Under artificial (incorrect) light spectrum, most fluorescent colours are gone. Considering the fact that according to recent scientific literature fluorescent pigments are a major part of coral colouration, illuminating corals under incorrect spectrum produces colours that are not represented in nature.

At BioQuest Studios we are striving to reproduce natural colours that animals have under natural ambient light spectrum. We do finely adjust colour shades to match a certain visual style, however in digital imaging such adjustment is inevitable with or without one’s awareness (differences in screens, differences in cameras, differences in software settings, difference on the light in the room, etc.).

Acceptable degree of image retouching, manipulation, and composition

In the majority of cases the concerns about colour manipulation, adjusting settings in camera or computer, and combining multiple images into a single one come from the film era. Film photographers had far less control over what they could show. We inherited the perception of “image manipulation” to be a form of cheating. There are standards set by some high-profile photo contests and photography experts. Some competitions are becoming more open towards adjustments that in the past were considered to be totally unacceptable. For example, HDR and focus stacking are gradually becoming more recognized as standards. In fact, many modern digital cameras already implement HDR capabilities without some owners realizing it.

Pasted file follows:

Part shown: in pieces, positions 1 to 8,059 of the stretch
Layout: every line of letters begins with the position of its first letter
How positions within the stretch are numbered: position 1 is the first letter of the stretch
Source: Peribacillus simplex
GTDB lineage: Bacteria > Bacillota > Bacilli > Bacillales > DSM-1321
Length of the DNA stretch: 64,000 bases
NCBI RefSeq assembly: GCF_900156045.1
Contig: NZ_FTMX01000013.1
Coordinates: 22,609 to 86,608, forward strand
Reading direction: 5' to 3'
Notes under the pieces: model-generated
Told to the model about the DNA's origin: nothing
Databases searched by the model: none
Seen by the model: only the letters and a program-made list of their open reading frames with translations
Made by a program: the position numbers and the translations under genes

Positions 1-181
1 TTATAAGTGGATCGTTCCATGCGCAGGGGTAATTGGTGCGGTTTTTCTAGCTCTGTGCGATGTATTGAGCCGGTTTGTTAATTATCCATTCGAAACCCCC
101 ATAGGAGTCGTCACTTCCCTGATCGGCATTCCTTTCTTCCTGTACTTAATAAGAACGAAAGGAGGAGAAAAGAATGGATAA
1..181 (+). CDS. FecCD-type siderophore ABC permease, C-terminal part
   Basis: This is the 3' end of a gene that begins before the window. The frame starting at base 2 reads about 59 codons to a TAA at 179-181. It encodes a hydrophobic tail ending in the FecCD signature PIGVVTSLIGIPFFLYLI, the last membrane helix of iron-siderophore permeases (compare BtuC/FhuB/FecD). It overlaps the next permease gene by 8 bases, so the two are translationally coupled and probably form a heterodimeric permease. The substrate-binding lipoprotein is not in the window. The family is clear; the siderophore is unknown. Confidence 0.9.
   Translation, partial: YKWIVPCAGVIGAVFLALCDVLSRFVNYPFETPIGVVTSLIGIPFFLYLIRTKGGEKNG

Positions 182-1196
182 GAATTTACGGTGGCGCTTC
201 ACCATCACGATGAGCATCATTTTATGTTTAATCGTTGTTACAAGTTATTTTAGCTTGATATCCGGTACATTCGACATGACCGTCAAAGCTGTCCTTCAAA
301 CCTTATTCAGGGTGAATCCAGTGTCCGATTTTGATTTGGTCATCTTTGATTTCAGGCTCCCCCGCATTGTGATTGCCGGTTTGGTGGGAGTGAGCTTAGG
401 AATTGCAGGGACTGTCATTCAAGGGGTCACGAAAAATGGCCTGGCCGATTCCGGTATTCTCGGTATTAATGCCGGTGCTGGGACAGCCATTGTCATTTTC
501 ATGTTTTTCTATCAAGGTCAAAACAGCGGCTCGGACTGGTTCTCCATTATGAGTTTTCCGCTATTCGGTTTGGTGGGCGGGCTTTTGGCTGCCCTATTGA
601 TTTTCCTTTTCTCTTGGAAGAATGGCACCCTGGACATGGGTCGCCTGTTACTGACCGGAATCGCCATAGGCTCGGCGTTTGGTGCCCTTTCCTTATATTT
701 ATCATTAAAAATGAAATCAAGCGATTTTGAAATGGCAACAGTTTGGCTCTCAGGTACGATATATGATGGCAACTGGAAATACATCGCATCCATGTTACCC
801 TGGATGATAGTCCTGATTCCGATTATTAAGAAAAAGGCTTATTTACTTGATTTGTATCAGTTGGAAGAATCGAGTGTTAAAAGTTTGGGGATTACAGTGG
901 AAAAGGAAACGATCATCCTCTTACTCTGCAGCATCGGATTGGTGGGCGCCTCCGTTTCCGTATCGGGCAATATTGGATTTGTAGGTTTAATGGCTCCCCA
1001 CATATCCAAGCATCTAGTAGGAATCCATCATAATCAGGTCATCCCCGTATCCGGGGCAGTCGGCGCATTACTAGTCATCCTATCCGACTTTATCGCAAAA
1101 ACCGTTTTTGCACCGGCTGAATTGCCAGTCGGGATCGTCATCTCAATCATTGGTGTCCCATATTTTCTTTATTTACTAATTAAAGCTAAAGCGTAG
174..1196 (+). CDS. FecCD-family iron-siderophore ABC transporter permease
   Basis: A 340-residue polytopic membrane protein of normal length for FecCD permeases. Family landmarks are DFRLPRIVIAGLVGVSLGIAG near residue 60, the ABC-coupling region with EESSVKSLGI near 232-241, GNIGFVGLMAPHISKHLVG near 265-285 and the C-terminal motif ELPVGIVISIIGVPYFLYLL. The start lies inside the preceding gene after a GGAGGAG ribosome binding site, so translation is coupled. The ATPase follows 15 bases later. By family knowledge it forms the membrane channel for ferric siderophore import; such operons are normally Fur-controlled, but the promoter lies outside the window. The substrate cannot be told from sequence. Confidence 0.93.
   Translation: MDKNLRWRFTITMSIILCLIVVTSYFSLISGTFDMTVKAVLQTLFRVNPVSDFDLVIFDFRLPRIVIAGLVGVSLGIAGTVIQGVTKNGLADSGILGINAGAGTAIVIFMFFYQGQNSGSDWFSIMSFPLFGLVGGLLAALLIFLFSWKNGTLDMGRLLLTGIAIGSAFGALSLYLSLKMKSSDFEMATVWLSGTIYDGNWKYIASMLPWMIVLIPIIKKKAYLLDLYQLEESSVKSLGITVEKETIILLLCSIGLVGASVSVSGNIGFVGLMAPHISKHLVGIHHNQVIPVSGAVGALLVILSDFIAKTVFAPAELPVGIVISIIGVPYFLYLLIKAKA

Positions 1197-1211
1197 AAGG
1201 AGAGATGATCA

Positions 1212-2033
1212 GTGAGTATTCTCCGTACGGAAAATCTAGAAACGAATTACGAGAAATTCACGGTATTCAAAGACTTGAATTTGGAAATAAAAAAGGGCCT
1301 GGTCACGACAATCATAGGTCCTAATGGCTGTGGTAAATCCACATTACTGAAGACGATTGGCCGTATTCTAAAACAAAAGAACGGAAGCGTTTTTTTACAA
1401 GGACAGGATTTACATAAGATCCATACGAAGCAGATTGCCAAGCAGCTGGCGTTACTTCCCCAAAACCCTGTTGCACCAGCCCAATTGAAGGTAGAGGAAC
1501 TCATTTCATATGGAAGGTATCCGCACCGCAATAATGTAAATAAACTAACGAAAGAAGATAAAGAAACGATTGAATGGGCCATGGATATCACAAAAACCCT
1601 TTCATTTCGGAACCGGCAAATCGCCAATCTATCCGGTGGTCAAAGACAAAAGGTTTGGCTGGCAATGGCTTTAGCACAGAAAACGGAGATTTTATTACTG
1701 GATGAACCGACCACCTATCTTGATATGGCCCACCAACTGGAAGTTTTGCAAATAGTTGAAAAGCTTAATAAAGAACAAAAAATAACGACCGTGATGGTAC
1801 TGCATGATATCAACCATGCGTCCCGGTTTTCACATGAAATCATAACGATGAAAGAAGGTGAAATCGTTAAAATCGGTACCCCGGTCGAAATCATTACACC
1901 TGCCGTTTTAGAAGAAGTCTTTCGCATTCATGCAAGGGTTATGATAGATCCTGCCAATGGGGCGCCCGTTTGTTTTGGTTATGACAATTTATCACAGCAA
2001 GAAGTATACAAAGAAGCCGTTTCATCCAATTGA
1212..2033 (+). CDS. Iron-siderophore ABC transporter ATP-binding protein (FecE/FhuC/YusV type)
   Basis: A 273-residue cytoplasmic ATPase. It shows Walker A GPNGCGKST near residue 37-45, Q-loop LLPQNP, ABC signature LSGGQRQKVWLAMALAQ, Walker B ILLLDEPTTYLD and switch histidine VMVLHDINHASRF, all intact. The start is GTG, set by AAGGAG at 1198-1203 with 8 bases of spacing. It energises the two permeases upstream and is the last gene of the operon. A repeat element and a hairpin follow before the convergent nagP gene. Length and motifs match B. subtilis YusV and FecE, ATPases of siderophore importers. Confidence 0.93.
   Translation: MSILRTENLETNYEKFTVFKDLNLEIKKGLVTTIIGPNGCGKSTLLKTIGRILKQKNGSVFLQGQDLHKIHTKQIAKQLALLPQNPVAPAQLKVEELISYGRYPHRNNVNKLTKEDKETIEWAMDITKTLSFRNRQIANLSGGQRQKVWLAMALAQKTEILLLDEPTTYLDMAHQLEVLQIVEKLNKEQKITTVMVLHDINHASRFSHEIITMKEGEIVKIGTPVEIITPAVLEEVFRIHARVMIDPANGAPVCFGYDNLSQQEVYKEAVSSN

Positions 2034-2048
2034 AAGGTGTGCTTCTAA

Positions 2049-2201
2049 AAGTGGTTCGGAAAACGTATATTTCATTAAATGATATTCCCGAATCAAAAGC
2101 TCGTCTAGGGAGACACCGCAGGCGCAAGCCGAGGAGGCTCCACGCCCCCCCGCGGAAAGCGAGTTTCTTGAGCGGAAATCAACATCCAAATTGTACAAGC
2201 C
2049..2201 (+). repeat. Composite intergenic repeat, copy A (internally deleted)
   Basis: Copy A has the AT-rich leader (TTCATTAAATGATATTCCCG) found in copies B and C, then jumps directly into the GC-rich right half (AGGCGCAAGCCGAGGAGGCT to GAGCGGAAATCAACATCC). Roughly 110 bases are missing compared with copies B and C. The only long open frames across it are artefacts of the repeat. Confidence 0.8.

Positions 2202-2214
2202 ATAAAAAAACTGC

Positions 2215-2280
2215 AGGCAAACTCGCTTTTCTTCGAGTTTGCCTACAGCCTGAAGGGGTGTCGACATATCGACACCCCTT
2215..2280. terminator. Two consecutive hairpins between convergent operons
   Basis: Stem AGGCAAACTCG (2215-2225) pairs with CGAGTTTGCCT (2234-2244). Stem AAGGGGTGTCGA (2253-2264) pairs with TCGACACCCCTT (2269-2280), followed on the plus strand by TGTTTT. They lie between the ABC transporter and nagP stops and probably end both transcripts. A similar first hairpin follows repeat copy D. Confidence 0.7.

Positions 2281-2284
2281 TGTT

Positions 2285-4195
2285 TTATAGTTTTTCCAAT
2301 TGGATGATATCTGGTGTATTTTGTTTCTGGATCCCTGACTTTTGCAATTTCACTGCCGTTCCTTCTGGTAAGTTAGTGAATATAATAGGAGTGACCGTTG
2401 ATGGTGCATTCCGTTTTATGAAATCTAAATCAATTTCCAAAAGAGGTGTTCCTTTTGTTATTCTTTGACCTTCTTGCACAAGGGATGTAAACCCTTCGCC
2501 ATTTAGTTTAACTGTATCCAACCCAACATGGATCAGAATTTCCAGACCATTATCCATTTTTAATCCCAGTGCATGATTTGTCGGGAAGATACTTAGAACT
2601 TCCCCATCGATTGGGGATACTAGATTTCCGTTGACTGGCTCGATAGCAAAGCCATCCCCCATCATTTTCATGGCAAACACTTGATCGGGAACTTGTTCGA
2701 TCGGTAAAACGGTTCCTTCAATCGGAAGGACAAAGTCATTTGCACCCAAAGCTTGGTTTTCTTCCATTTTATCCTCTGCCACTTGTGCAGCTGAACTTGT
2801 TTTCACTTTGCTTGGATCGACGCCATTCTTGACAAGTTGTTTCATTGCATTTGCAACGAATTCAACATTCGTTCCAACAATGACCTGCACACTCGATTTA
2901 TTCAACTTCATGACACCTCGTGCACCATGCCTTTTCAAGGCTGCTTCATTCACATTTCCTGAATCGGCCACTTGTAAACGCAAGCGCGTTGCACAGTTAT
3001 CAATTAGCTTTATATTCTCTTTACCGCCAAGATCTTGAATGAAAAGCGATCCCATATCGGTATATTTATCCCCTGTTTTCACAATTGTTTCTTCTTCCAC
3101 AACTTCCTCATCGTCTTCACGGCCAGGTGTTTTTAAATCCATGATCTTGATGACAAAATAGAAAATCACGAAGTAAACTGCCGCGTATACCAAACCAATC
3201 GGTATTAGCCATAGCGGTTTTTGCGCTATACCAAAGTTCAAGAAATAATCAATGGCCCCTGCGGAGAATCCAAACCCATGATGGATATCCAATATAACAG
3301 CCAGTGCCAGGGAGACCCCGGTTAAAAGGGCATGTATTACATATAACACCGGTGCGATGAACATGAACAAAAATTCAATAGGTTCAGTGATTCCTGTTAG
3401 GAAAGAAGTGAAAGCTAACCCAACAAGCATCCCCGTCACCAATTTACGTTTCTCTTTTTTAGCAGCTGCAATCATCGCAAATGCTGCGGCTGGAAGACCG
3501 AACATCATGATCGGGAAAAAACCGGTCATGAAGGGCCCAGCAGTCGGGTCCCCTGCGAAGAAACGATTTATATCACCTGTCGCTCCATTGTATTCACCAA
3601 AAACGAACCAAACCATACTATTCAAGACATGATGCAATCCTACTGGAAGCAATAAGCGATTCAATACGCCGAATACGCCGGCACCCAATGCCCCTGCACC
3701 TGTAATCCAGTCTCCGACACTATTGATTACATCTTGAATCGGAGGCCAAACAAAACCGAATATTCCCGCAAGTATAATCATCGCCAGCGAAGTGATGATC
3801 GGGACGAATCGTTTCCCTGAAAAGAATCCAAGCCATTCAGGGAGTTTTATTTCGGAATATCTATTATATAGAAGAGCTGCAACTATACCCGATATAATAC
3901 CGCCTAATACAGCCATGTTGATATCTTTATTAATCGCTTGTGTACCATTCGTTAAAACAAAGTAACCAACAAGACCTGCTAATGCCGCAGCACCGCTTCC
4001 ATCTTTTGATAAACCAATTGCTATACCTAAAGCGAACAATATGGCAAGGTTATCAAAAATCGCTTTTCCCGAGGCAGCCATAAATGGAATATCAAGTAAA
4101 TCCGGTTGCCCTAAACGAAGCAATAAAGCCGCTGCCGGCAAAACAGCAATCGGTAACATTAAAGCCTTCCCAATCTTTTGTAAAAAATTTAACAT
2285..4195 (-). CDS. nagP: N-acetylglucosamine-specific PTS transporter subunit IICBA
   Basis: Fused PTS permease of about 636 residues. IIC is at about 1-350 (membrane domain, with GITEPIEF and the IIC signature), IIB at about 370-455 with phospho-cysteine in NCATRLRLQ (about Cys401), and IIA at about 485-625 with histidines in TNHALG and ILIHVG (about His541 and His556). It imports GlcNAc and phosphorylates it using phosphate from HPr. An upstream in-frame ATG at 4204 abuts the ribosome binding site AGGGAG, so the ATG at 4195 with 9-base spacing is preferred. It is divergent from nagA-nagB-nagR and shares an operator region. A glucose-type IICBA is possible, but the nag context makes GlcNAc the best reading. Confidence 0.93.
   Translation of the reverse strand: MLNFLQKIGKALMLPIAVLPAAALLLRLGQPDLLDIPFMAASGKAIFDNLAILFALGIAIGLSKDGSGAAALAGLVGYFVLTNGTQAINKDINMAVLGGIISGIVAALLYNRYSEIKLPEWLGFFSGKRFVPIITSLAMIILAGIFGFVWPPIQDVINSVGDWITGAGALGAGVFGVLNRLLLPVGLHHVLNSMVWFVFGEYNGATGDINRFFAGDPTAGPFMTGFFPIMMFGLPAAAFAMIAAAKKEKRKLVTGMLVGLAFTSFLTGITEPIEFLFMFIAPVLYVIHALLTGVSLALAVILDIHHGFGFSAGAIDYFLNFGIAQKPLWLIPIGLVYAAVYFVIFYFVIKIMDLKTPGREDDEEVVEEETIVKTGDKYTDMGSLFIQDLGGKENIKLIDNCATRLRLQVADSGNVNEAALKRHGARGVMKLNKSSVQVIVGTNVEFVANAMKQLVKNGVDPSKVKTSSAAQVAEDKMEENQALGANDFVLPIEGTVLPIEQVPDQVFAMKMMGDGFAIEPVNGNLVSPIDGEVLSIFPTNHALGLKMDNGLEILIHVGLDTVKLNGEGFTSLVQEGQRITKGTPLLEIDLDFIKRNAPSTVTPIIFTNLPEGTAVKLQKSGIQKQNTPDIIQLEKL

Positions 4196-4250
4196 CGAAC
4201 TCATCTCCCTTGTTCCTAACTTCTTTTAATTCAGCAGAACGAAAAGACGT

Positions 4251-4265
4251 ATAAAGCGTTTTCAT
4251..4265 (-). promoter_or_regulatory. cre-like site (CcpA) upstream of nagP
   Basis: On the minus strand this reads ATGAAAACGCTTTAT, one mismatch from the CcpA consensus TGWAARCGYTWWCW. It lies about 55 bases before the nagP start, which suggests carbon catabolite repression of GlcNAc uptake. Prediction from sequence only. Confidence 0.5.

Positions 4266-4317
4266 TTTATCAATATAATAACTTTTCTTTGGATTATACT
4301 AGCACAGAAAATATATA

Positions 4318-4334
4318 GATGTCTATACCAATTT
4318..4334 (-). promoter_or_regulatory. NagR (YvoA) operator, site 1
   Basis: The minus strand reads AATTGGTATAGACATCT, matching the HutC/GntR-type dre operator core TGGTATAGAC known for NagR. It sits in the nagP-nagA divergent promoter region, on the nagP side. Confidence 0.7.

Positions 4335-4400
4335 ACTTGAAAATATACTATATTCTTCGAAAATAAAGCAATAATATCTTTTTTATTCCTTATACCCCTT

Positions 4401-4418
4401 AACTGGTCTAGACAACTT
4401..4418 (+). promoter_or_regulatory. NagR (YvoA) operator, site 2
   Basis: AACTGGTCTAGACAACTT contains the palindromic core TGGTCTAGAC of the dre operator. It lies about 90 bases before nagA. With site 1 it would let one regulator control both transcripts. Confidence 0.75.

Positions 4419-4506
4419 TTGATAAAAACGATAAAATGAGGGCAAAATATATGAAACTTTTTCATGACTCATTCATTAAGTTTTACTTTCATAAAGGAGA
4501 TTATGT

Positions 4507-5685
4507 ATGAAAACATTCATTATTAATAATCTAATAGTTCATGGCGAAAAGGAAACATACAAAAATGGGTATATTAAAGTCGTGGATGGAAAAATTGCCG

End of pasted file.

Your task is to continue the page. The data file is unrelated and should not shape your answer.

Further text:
Digital imaging is both science and art. It is constantly evolving and expanding in possibilities. Digital imaging cannot be disconnected from the subjective interpretation of the artists who control the cameras and camera designers. Limiting photography by outdated standards and misinterpretations only delays the inevitable.

The rules of photography have irreversibly changed with digital imaging. Astrophysics and biology wouldn’t have developed to the modern levels, had it not been for the desire to capture more in an image than what our perception allows. Most astronomical images and what we know about the Universe are a result of incredibly sophisticated processing of information from sensors. Researchers reconstruct 3D structures from dim light coming from single cells and other objects we cannot see directly. We learn about our world by extending our senses with digital imaging.

With the images that BioQuest Studios produces we want to show you the surrounding world. However our images cannot be achieved with one actuation of a camera shutter. It is not our aim to produce images of things that you see. We make images of what you don’t see and find new possibilities.